Introduction

Introduction

Devotional

Christ Is Risen

You make known to me the path of life; in your presence there is fullness of joy; at your right hand are pleasures forevermore. (Psalm 16:11)

“Preserve me, O God, for in you I take refuge.” So David begins Psalm 16.

Immediately, we see the language of faith. David takes cover in God. He doesn’t merely acknowledge that God exists, but he understands his entire existence in relation to God’s supremacy. That he continues throughout this psalm: “I have no good apart from you” (verse 2); “The Lord is my chosen portion and my cup; you hold my lot” (verse 5); “I have set the Lord always before me” (verse 8). David portrays the life of faith, and it’s this picture that leads us to the fullness of joy in verse 11.

The life of trusting God, as David shows us, makes his heart glad, indeed, his whole being rejoices, and his flesh dwells secure (verse 9). But why does his flesh dwell secure? It’s because God will not abandon his soul to the grave. The Lord won’t let his holy one see corruption. Which is to say: either his death will forever be prevented, or there will be a resurrection.

Jesus Was Raised

The theme of resurrection is important, and it has clear allusions to the Messiah. In fact, the apostles tell us explicitly that this verse is about Jesus (Acts 2:19–36). David is speaking here, but as Peter proclaims in the Book of Acts, “[David] foresaw and spoke about the resurrection of the Christ, that he was not abandoned to Hades, nor did his flesh see corruption” (Acts 2:31).

So Psalm 16 is about Jesus, and that is really good news. If this psalm is about Jesus, then that means it’s about us, too. For just as Christ was raised from the dead, so also will we be raised (1 Corinthians 15:17–20). For the Christian, we have more than the promise of resurrection; we have an actual demonstration. The tomb is empty.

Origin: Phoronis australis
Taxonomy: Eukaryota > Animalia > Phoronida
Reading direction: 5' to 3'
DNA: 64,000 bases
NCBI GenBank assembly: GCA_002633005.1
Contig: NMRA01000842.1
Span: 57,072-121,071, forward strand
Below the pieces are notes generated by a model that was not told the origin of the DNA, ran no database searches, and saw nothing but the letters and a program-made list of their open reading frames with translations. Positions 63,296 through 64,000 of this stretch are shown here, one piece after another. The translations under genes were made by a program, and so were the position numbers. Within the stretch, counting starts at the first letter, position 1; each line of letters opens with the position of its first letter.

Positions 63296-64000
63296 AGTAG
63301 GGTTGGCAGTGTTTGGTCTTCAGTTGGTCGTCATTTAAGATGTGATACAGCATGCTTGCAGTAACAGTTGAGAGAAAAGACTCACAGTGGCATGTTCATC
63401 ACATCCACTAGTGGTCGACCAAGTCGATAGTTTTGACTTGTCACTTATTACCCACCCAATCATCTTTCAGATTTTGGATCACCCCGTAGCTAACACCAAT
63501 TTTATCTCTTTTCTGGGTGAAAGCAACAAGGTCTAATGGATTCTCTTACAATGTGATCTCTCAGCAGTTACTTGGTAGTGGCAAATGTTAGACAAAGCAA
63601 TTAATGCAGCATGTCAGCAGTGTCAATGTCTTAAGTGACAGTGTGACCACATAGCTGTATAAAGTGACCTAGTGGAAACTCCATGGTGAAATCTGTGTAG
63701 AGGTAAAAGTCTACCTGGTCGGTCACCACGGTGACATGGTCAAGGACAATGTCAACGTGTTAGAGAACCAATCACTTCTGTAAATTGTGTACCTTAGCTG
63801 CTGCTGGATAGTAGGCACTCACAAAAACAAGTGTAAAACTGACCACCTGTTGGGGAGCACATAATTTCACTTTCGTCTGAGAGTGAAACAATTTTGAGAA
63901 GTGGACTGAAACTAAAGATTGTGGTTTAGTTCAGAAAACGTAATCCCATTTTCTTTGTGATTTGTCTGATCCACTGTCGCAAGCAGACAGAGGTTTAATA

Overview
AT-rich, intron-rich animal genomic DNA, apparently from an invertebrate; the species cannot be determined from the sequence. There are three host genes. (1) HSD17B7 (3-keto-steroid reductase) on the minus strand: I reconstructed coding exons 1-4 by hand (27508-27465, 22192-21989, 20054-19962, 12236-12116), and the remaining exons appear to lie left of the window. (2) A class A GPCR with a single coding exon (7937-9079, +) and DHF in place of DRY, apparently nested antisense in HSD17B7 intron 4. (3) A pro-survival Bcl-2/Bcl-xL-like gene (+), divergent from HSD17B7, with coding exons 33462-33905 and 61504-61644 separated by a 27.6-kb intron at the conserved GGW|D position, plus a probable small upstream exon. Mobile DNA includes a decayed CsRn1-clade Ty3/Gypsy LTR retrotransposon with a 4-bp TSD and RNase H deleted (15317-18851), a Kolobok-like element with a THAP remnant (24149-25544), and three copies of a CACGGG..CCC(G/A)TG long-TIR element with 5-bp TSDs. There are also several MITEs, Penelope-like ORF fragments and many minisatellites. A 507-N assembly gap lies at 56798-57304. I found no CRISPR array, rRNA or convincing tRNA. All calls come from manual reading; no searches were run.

The Path of Life

The theme of resurrection helps us understand what David means in verse 11, “You make known to me the path of life.” The path of life is not mainly about the here and now. The guiding grace of God is for more than this life. As John Calvin writes, “It is to form a very low estimate, indeed, of the grace of God to speak of him as a guide to his people in the path of life only for a very few years in this world.”

There is much in the Bible about how to live life in this world, but this passage isn’t talking about that. The path of life isn’t about balancing your checkbook, or making wise decisions in your relationships, or blessing others with your words (all of which are good things). The path of life goes beyond the nuts and bolts of faith to refer to the whole trajectory of our lives as those who, in Christ, have been reconciled to God.

The path of life means being united to God such that we’ll never be without him.It’s not so much a trail to follow as it is a promise to embrace.

That’s the glorious shift in Psalm 16. It begins with our faith in God and ends with God’s faithfulness to us. He will not abandon us. No, he won’t! He won’t. He makes known to us the path of life — life beyond the grave, life that ushers us into his presence where there is fullness of joy, where at this right hand there are pleasures forevermore.

So We Rejoice

So we dwell secure here. Our whole being rejoices. We are glad. We can go forth today and tomorrow and the next knowing that not even death can separate us from God’s love for us in Christ. We can fix our eyes upon the cross and run to our Savior — our Savior who is risen from the dead, who has trampled death by his own sacrificial death. We can rejoice because Jesus, by his strength, is raised from the dead, and we, by his grace, will be raised with him.

Church, come awake! Let us proclaim: Christ is risen from dead!